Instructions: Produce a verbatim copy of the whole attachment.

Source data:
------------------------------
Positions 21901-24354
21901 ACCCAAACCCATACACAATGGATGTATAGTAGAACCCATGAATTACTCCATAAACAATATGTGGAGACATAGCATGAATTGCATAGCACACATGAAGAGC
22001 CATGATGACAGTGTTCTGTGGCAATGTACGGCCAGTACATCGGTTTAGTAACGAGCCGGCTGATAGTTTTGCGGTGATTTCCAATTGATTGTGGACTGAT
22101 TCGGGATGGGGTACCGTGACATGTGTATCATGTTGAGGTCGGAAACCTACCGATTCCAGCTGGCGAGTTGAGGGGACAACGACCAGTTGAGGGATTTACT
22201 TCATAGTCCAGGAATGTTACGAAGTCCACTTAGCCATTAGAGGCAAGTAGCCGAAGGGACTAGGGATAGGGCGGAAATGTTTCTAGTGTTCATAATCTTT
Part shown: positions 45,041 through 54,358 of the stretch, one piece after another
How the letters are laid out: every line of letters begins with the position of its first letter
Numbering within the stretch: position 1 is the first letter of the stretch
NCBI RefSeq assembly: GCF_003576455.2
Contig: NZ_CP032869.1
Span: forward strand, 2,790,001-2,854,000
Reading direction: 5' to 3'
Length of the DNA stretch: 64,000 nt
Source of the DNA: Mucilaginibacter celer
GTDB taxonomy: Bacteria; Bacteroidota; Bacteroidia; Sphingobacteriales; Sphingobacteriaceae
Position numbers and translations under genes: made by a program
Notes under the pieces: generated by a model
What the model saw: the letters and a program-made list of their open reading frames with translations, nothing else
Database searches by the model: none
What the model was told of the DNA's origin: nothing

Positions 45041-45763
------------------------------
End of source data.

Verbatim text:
Positions 21901-24354
21901 ACCCAAACCCATACACAATGGATGTATAGTAGAACCCATGAATTACTCCATAAACAATATGTGGAGACATAGCATGAATTGCATAGCACACATGAAGAGC
22001 CATGATGACAGTGTTCTGTGGCAATGTACGGCCAGTACATCGGTTTAGTAACGAGCCGGCTGATAGTTTTGCGGTGATTTCCAATTGATTGTGGACTGAT
22101 TCGGGATGGGGTACCGTGACATGTGTATCATGTTGAGGTCGGAAACCTACCGATTCCAGCTGGCGAGTTGAGGGGACAACGACCAGTTGAGGGATTTACT
22201 TCATAGTCCAGGAATGTTACGAAGTCCACTTAGCCATTAGAGGCAAGTAGCCGAAGGGACTAGGGATAGGGCGGAAATGTTTCTAGTGTTCATAATCTTT
Part shown: positions 45,041 through 54,358 of the stretch, one piece after another
How the letters are laid out: every line of letters begins with the position of its first letter
Numbering within the stretch: position 1 is the first letter of the stretch
NCBI RefSeq assembly: GCF_003576455.2
Contig: NZ_CP032869.1
Span: forward strand, 2,790,001-2,854,000
Reading direction: 5' to 3'
Length of the DNA stretch: 64,000 nt
Source of the DNA: Mucilaginibacter celer
GTDB taxonomy: Bacteria; Bacteroidota; Bacteroidia; Sphingobacteriales; Sphingobacteriaceae
Position numbers and translations under genes: made by a program
Notes under the pieces: generated by a model
What the model saw: the letters and a program-made list of their open reading frames with translations, nothing else
Database searches by the model: none
What the model was told of the DNA's origin: nothing

Positions 45041-45763